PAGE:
treatment options available to them through the Veteran’s Association. Alternative medicine,
such as acupuncture, meditation, and relaxation have all been linked to healing properties.

Lifestyle management, such as healthy diets and exercise regimens, also help decrease stress.
Counseling and therapy are always, of course, great options that should be used in conjunction
with other forms of pain and stress management. Regain control of your body by taking the first
steps towards creating a plan designed specifically for you.

Being Military Friendly

Reflections on the Value of Being Military Friendly

Contributed by Alan Rohlfing

 

What does the term “military friendly” even mean? It wasn’t really a thing in the 80s. Not in the 90s, either. I seem to recall that it all started 10 or 15 years ago, this effort by organizations to be known as military-friendly to its customers. It’s kind of an ambiguous term, many times without much concrete detail…so it begs the question: what value does that term hold for those of us from the military community?

When we talk about a company or organization being military- or Veteran-friendly, it always seems like they fall into one of three groups: stores, schools, or employers. And while some of us get to feel the love from one of those groups just about every time we get out to run some errands, with the others we may not give it much thought if we aren’t a college student or working for some national, top-notch workforce. But let’s take a deeper dive into each of these groups, if only for a moment…

The stores. Being labeled as military-friendly in the retail environment almost always means that the store (brick and mortar or online) offers some kind of military discount. That discount usually falls in the neighborhood of 10 percent off, but there are certainly exceptions and caveats to that. Some stores offer those discounts all year long, some only on certain days of the week (Tuesdays seem to be the popular choice), and still others offer up their discounts only on major holidays, like Veterans Day or Memorial Day. Some offer their discounts only to those still actively serving, and others make their offer to both active and retired members of the US Armed Forces.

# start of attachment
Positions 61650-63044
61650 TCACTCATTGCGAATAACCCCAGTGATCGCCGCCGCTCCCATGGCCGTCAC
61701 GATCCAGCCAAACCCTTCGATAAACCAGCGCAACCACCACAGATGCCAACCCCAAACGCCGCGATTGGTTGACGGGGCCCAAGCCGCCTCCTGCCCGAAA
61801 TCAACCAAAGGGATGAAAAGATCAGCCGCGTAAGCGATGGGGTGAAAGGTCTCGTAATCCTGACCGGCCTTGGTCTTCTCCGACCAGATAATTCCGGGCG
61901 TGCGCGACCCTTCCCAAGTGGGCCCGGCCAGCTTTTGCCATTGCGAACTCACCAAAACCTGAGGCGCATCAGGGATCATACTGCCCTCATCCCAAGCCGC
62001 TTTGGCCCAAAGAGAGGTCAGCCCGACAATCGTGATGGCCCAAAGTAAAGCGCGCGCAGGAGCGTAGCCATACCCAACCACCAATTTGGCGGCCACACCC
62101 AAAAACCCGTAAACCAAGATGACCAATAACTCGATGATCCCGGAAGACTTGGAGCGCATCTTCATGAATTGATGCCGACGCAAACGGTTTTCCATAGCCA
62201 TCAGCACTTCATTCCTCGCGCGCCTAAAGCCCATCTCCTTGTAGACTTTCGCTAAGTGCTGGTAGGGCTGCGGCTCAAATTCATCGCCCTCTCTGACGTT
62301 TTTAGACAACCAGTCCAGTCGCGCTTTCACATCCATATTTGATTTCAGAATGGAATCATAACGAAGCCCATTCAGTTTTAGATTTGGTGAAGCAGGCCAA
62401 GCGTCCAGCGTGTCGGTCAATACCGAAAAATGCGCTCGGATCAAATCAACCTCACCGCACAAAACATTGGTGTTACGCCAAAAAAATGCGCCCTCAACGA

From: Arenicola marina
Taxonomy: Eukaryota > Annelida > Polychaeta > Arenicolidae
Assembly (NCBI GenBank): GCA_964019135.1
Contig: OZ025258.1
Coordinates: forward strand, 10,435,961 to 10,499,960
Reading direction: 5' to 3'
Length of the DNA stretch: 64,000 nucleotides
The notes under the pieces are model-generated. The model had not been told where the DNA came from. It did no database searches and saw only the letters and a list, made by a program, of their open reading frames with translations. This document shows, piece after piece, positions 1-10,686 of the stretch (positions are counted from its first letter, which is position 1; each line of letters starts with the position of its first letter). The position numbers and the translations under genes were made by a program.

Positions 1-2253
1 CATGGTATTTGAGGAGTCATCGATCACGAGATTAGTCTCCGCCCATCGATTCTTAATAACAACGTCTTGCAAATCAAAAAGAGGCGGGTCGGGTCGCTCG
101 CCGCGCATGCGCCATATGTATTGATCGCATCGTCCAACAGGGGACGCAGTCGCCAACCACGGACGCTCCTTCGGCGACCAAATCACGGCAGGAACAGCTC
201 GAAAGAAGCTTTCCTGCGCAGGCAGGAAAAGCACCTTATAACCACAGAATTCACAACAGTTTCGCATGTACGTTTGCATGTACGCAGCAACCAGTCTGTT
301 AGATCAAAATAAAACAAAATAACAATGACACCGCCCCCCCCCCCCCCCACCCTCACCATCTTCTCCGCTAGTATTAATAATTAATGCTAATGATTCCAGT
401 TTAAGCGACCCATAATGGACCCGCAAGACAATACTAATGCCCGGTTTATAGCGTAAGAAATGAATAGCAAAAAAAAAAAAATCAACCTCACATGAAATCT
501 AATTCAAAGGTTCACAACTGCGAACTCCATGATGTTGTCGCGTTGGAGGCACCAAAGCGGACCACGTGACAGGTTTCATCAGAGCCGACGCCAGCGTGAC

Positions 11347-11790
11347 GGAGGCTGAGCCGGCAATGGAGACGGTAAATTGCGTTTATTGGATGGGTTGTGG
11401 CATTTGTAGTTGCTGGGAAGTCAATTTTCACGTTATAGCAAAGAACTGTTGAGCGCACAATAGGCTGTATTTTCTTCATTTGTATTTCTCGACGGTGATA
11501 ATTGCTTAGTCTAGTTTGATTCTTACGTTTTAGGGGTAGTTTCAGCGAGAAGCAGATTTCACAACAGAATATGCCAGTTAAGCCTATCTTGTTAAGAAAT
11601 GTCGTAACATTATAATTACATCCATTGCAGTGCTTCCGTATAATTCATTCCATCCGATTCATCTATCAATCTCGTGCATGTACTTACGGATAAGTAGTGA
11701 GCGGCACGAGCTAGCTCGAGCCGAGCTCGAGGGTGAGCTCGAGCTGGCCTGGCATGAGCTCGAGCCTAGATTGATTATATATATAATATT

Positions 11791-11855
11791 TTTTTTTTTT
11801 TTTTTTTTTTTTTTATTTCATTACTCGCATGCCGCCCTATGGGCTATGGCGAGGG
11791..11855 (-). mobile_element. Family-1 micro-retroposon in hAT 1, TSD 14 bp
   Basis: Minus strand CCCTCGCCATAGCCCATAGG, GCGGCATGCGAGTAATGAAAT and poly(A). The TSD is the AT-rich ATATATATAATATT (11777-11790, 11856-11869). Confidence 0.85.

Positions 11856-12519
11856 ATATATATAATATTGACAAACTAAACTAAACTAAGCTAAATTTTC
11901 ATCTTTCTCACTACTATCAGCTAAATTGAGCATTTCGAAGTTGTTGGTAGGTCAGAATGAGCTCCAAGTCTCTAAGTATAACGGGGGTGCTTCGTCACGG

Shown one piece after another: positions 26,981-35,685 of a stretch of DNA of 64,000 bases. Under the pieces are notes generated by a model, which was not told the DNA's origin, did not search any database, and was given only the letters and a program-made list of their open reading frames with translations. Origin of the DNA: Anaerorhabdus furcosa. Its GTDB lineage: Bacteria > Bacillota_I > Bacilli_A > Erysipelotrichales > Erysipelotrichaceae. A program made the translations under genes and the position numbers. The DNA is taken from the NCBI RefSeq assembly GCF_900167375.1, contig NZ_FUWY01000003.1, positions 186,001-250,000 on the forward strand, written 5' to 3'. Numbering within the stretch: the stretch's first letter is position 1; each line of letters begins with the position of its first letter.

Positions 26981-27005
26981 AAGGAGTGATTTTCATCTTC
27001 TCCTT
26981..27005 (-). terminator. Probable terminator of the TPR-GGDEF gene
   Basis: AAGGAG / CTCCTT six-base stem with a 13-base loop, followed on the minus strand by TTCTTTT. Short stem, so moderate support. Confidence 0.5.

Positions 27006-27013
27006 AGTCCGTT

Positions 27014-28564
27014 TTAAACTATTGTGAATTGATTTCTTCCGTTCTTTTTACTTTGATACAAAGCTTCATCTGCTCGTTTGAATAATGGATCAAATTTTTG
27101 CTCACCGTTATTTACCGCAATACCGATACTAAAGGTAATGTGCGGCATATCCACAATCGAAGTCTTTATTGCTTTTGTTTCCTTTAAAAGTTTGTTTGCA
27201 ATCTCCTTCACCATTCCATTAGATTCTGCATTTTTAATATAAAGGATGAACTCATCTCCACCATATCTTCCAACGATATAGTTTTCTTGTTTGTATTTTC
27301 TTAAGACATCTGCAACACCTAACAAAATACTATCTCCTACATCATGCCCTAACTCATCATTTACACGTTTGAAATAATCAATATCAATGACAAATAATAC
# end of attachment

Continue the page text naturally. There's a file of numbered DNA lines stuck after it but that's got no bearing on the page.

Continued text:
Examples abound of local, regional, and national companies that give 15-20% off, but then again, some cap it at 5%. Some companies offer up a ‘free shipping’ discount, and there’s even a cellular service provider (or two) that have a special rate plan for military folks.

Being eligible for the discount depends on the company, and sometimes it feels like we have to jump through many hoops to qualify. You may only have to show a copy of your military ID or DD-214, but some will require eligibility verification through platforms like ID.me, a service that simplifies how individuals securely prove and share their identity online (but even some brick and mortar stores require registration with them, too).

Long story short – whether you find yourself in your neighborhood big box store on a weekly basis or you only take advantage of 10% off a cup of coffee every now and then, you can save a tidy sum of money over the course of a year by ‘redeeming’ your military discount. And if you aren’t sure whether a place at which you’re doing business offers one, it doesn’t hurt to ask…some businesses don’t advertise the discount (I’m just not sure why they wouldn’t).

The schools. By that, I mean colleges and universities that offer certificate- and degree-producing programs, and there are variable criteria for them earning the military-friendly tag. After so many of us went back to college upon earning our GI Bill benefits in the 2000s and 2010s, and especially after the rash of school failures that left many student Veterans high and dry – there’s been a very concerted effort to set, measure, and publish standards for all of us to use in our “where should we study” decision making process.

Military Friendly ® is a group that does just that, by evaluating over 8,000 schools on benchmarks that measure an institution’s commitment to its student Veteran population in graduation rate, retention rate, loan default rate, and job placement rate. Check out their latest list of military-friendly schools here.

The workforce. This is a really subjective one, because how we feel about our places of work typically depend on much more than whether they meet a few military-related criteria. Perhaps the most well-known list of these employers also comes from Military Friendly ®. Just as they did for colleges and universities, the group organizes a yearly list of Military Friendly Companies and Military Spouse Friendly Employers.

If you work for a company that hasn’t “made the list,” what does that mean? Well, I doubt many of you will give notice and start the job search all over again, but it may make you look critically at how you can improve upon your employer’s culture. Most of the people who might find value in a list of military-friendly companies, though, are undoubtedly job-seekers, and I know more than a few over the years who have actively sought work with a verified, certified  military- and Veteran-friendly employer.